Tucked away in the middle of Rice Village is a limited edition sneaker store and urban art gallery which will be featuring 4 female street artists: Jeanette Degollado, Y.E.Torres, B~Kay & Melinda Mosheim
Reception: May 10, 2008 (9-11 PM)
Exhibit runs until Saturday November 1, 2008.
(New works added periodically.)
2416 Times Blvd.
Friday, May 9, 2008
Reception: May 9 (6:30-8:30 PM) (With artist talks at 6:00 PM)
Exhibit: May 9 – June 14, 2008
Lawndale always knows how to throw a good party and fill up their massive space(s) with good art and good people so be there or be square!
Drawing in Space
Work by Daniel Adame, John Adelman, Annette Lawrence, Cory Wagner & The Art Guys
What We Want Is Too Late
Artist Residency Work by Danny Kerschen, Lynne McCabe & Teresa O’Connor
3 Months and 90 Days
Moody Drawings by Catherine Colangelo
The Suburbs of the Emerald City
Hand-Made Geodes by Joshua Smith
Opening: May 9 (6-8 PM)
Exhibit: May 10 – August 2, 2008
So I'll be honest, I'm a bit disappointed that my new work wasn't selected to be a part of this show but it's all good because that's why I organized my own exhibit to show the works. Hope you were there to see it a couple weeks ago. If not, you can see some pics here: Ghost of a Facade
Anyway, I'm still interested in seeing the work of those who made it in because I admire some of these people and I'm sure they will impress.
"The 2008 Houston Area Exhibition, selected by Blaffer Gallery curator Claudia Schmuckli, not only introduces artists who are young or new to the Houston community, but it also offers more seasoned artists the opportunity to develop new work and to be seen in a fresh light. The issues put forth in the works in the exhibition vary, but what connects all of the artists is an active engagement with ideas and concerns that define life in this particular contemporary moment – be it as an individual, a society, or a nation. Held every four years, the Houston Area Exhibition takes the pulse of contemporary art made in Houston to offer a snapshot of what matters to artists in the here and now." - Blaffer
"Growing up in Mexico, Death Head was greatly inspired by the annual holiday known as "Day of the Dead". Taking this century old tradition of celebrating life and death, and embracing it with a Punk Rock lifestyle and "fuck you" attitude, Death Head emerged as a cultural hybrid…forging the colors, sounds, spirituality, political and economical traits of these genera's. Interpreting life through the brutal, animalistic, primal side of humanity, Death Head began abstracting human faces (including his own) into a diversity of animal skulls, creating the inner man we all try to hide or deny. Death Head views himself as a shaman of sorts, as the doorman for the truth seekers looking for the occult, the macabre and spiritual awakening. His work brings the viewer closer to nature and helps bridge the gap between life, death, and the universe as a whole." - -Aerosol Warfare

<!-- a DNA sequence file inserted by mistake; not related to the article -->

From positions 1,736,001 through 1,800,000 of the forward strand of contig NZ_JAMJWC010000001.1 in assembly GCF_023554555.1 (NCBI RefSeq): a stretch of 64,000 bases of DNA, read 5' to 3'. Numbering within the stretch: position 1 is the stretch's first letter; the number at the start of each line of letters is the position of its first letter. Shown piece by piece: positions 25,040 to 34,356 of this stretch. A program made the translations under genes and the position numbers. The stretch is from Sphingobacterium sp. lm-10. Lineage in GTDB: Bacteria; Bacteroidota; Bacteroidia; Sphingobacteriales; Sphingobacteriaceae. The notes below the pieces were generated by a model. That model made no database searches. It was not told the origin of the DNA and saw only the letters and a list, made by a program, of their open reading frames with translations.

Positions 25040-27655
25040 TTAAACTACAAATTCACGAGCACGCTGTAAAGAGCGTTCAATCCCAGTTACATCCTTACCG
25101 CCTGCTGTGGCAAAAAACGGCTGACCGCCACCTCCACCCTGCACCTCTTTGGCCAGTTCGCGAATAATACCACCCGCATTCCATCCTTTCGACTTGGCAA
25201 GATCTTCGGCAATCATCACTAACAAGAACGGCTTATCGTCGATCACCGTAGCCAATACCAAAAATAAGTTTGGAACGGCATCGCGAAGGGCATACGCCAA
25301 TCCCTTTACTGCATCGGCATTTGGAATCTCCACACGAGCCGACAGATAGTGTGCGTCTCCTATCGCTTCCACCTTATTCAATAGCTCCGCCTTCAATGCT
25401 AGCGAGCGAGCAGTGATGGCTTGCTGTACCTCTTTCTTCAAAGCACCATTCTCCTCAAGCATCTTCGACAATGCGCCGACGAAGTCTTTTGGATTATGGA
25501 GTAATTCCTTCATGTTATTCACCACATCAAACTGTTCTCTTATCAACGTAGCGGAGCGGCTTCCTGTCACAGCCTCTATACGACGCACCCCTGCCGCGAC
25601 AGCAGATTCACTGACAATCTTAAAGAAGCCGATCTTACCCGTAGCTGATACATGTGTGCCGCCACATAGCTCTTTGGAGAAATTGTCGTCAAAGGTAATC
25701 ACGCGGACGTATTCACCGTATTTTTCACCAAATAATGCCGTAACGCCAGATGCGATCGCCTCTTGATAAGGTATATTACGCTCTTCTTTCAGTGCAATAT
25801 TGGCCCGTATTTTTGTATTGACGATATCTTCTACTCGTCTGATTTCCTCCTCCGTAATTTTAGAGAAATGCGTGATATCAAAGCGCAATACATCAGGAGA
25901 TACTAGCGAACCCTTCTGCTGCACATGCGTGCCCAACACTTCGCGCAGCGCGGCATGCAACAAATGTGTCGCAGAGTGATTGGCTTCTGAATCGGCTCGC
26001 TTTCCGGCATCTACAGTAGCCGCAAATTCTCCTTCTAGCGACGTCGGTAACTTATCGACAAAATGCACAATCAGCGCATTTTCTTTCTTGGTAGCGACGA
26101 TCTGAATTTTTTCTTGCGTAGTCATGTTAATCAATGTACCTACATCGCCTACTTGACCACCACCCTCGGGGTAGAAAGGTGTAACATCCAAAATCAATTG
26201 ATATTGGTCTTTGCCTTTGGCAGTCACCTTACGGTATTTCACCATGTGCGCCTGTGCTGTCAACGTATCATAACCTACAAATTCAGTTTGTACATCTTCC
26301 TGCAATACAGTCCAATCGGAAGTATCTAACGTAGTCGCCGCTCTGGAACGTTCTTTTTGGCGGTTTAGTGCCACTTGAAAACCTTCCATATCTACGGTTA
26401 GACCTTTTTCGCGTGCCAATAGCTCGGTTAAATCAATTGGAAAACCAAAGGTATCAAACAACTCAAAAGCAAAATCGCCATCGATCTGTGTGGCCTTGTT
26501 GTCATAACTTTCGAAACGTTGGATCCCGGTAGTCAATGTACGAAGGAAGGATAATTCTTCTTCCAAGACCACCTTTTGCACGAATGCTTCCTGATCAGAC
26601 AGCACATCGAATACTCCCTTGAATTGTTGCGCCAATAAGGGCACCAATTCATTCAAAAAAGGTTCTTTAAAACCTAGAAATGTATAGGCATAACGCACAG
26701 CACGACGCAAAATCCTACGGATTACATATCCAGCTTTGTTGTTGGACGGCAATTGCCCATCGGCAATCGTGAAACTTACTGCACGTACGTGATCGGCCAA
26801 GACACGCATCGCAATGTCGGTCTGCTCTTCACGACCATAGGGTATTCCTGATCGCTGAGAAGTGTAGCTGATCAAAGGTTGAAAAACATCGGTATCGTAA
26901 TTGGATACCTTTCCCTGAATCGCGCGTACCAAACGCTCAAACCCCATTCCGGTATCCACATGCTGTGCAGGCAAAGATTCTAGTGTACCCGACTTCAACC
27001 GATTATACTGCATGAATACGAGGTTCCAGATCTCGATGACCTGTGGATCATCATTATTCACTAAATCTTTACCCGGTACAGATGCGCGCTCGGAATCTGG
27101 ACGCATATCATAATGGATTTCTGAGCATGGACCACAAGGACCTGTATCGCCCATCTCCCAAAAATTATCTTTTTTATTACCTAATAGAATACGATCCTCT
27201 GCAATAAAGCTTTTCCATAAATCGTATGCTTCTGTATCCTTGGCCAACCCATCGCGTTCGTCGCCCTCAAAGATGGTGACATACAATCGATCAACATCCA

Sneak Peek/Block Party/Art Car Symposium
May 9: 7-10pm
"Come to the Orange Show on Friday night and get the first look at the mobile creations from all over the US. We're closing off Munger Street and celebrating and talking shop, Art Car style! Live music and entertainment, plus the "Shop Talk" Art Car Symposium in the amphitheatre of the Orange Show monument."-Orange Show Site
May 10: 1PM @ Allen Parkway
If you really want to get a good look at the cars while not burning in the sun then I suggest you show up early and snag a spot under one of the trees in the median. That way you can experience both sides of the parade and look smug for staying cool.
For an extensive look at all the Art Car events this weekend, please visit The Orange Show site:
This Photographer, Charlie White, is pretty incredible and is only 1 of over a dozen artists being shown.
I know there's a lot going on this weekend so if you don't make it here tonight make sure you stop by before the show gets taken down.
Reception: May 9 (9-11PM)
Exhibit: May 10 – July 20
From the CAM site:
The Old, Weird America will be the first museum exhibition to explore the widespread resurgence of folk imagery and history in American contemporary art. Curated by Contemporary Arts Museum Houston senior curator Toby Kamps, the exhibition illustrates the relevance and appeal of folklore to contemporary artists, as well as the genre’s power to illuminate ingrained cultural forces and overlooked histories. The exhibition borrows its inspiration and title—with the author’s blessing—from music and cultural critic Greil Marcus’ 1997 book examining the influence of folk music on Bob Dylan and The Band’s seminal album, The Basement Tapes.
The Old, Weird America will feature approximately 75 recent paintings, sculptures, drawings, photographs, installations, and video works from nearly 20 artists and collaborative groups, including Eric Beltz, Jeremy Blake, Sam Durant, Barnaby Furnas, Brad Kahlhamer, David McDermott and Peter McGough, Aaron Morse, Cynthia Norton (a.k.a. Ninny), Greta Pratt, Dario Robleto, Allison Smith, Kara Walker, and Charlie White.